Mask up, breathe easy
Friday is World Anatomy Day, and as the pandemic continues Associate Professor Quentin Fogg shares the anatomical basis of breathing – with and without a mask. Plus, five steps to get more comfortable wearing one.
Not liking a mask? Who does! Finding them uncomfortable? Doesn’t everyone? The thing is these are not grounds for exemption.
Science shows face coverings are saving lives during the coronavirus pandemic, and with the number of COVID-19 cases surging in Victoria, compulsory mask-wearing will be here for some time yet to help keep people safe.
The vast majority of those who find breathing difficult while wearing a mask have no underlying medical issue. So, if you’re tolerance for masks is waning, this insight from Quentin Fogg, Associate Professor in Clinical Anatomy at the School of Biomedical Sciences, might help you stay sane – and safe.
Explain the basic anatomy of breathing?
Breathing is largely passive and unconscious. We can choose to control it, but most of the time we don’t.
It works like this: your upper airways filter and humidify air but have also evolved to be paths of least resistance to and from the lungs. This means, there is little to no control over what the air does in your upper airways once it’s in. Your chest volume is the key driver of respiration. The diaphragm subtly impacts your chest shape internally, which changes the chest volume and therefore chest pressure. This drives air in and out at a fairly constant rate.
Why is the path of least resistance concept important during COVID times?
If you block one entrance – your mouth – but leave another open – your nose – the open path will exchange greater volumes of air at a greater rate. This is determined by the volume or pressure of your chest cavity. So, wearing a mask with your nose sticking out is about the worst thing you can do. By doing this, you draw larger volumes of air into your nose, which increases your risk of COVID-19 infection. Then, you blow more air out increasing the risk to others.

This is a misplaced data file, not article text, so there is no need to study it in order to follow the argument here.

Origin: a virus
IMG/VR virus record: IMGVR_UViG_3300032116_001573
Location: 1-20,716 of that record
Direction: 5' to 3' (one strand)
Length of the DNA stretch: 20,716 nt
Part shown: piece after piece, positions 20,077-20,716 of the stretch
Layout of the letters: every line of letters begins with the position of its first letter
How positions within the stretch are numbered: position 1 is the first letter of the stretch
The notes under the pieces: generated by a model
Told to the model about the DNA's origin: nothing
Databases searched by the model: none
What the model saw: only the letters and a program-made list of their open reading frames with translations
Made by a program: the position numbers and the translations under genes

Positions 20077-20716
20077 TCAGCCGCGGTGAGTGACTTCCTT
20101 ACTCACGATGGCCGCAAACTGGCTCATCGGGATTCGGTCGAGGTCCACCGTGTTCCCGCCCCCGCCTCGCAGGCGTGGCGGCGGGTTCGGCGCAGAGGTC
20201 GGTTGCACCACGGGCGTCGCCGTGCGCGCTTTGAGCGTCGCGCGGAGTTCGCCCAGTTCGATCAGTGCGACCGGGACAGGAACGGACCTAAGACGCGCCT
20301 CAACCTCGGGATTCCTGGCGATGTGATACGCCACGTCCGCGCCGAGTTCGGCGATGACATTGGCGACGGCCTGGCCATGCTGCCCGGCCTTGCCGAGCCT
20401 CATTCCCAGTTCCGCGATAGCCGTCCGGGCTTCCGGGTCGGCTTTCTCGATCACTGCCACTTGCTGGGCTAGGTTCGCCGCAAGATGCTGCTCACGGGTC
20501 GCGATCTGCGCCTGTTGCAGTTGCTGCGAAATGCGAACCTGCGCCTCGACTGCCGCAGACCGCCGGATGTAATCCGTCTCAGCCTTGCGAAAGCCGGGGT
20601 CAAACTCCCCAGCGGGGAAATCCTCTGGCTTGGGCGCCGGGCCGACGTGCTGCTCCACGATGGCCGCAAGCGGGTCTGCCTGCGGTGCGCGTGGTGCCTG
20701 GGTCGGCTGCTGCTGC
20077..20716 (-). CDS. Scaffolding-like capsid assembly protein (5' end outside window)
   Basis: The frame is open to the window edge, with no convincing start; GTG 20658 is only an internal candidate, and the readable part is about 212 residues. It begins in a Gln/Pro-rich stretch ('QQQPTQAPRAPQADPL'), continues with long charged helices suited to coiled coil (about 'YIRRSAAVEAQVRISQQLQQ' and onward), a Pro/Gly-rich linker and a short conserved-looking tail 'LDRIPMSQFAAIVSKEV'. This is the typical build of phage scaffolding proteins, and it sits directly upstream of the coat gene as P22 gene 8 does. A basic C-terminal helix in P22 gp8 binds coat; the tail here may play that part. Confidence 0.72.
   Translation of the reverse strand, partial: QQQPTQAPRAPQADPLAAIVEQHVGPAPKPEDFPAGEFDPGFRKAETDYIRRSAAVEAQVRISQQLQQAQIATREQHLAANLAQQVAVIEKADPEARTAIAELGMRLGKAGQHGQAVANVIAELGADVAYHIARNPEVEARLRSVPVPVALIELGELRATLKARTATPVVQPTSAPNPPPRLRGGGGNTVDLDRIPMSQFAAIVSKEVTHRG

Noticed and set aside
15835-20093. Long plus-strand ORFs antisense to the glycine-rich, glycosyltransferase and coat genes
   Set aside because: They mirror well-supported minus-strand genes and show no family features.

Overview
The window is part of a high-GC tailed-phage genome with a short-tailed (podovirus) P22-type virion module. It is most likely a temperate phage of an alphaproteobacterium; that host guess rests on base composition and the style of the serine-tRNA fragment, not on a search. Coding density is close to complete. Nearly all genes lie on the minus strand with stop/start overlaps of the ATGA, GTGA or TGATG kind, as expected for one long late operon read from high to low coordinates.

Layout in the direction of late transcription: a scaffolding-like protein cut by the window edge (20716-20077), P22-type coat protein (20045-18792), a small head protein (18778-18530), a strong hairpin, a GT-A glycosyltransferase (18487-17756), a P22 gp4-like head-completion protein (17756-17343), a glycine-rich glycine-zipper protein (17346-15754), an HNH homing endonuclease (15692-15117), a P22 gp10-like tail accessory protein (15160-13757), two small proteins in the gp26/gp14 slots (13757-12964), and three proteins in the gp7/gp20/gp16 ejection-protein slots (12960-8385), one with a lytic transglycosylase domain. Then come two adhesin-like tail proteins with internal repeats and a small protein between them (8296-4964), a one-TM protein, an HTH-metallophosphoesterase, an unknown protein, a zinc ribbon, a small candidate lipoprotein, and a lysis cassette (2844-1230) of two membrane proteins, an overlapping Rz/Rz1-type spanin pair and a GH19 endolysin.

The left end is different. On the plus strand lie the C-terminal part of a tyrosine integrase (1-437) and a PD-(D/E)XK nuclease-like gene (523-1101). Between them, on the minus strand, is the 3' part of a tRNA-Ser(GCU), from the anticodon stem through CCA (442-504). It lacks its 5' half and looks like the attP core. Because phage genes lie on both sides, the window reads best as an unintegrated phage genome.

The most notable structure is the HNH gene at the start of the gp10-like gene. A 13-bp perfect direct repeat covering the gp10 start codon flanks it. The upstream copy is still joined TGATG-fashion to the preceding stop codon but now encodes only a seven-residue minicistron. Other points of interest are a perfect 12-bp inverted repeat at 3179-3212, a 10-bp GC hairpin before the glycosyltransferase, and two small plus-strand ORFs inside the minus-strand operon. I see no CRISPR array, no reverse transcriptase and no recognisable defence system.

Wearing a mask around your chin is also bad news. Your upper airways warm and humidify air. The warm, moist air that you exhale is blown into the mask making it more warm and moist. Although it may not be moist to touch, this increased moisture makes it stickier for moisture droplets in the air – the main airborne transporters of COVID-19. So, your mask is potentially becoming laced with infectious droplets and increasing the risk to you, and if you get infected, to others. Even if those infected droplets don’t infect you, you can mobilise them when you put your mask back on, especially those lying on the outside of your mask.
Remember, your mask is only effective when it covers your nose and mouth. When not worn, it is best placed in your pocket or around your wrist, but never around your chin or neck.
How do I stop my glasses misting up?
You need to fit the top of the mask closely to your nose and cheeks or rest the underside of the glasses on the mask. Surgical masks have a wire in the top so that you can pinch the mask across the bridge of your nose; this keeps it close to your cheeks. You can even twist the ear loops before they go around your ears, giving a tighter fit.
How do I make breathing feel easier when wearing a mask?
Commercially available masks do not restrict your breathing during normal activities, but that doesn’t mean you don’t feel confident in your ability to breathe comfortably while wearing one. Try following these simple steps to stay calm, comfortable and – most importantly – safe when wearing a mask:
- Find something you like doing that keeps you engaged and is relaxing.
- Make yourself comfortable, put on your mask and get ready to start your activity.
- Take a few quiet, gentle, steady breaths (not big, deep ones) and relax as much as you can.
- Start your activity and try to lose yourself in it so that you forget about the mask – don’t adjust it, just ignore it. Once you’re fully engaged in the activity, the mask will no longer be an issue.
- Do this a few times, over several days, to become comfortable wearing your mask.
What about people with exemptions?
Some people have genuine needs that prevent them from wearing a mask all the time. This could range from medical to communication needs. It is important to note that these needs don’t prevent you from being infected or from infecting others. Consult with your health care provider to find the best solution for you that will minimise risk of COVID-19 infection to you and others but will also allow you to function.
Want to know more? A/Prof Fogg, President of Australian and New Zealand Association of Clinical Anatomists, wrote a chapter on lungs in the 42nd edition of Gray’s Anatomy.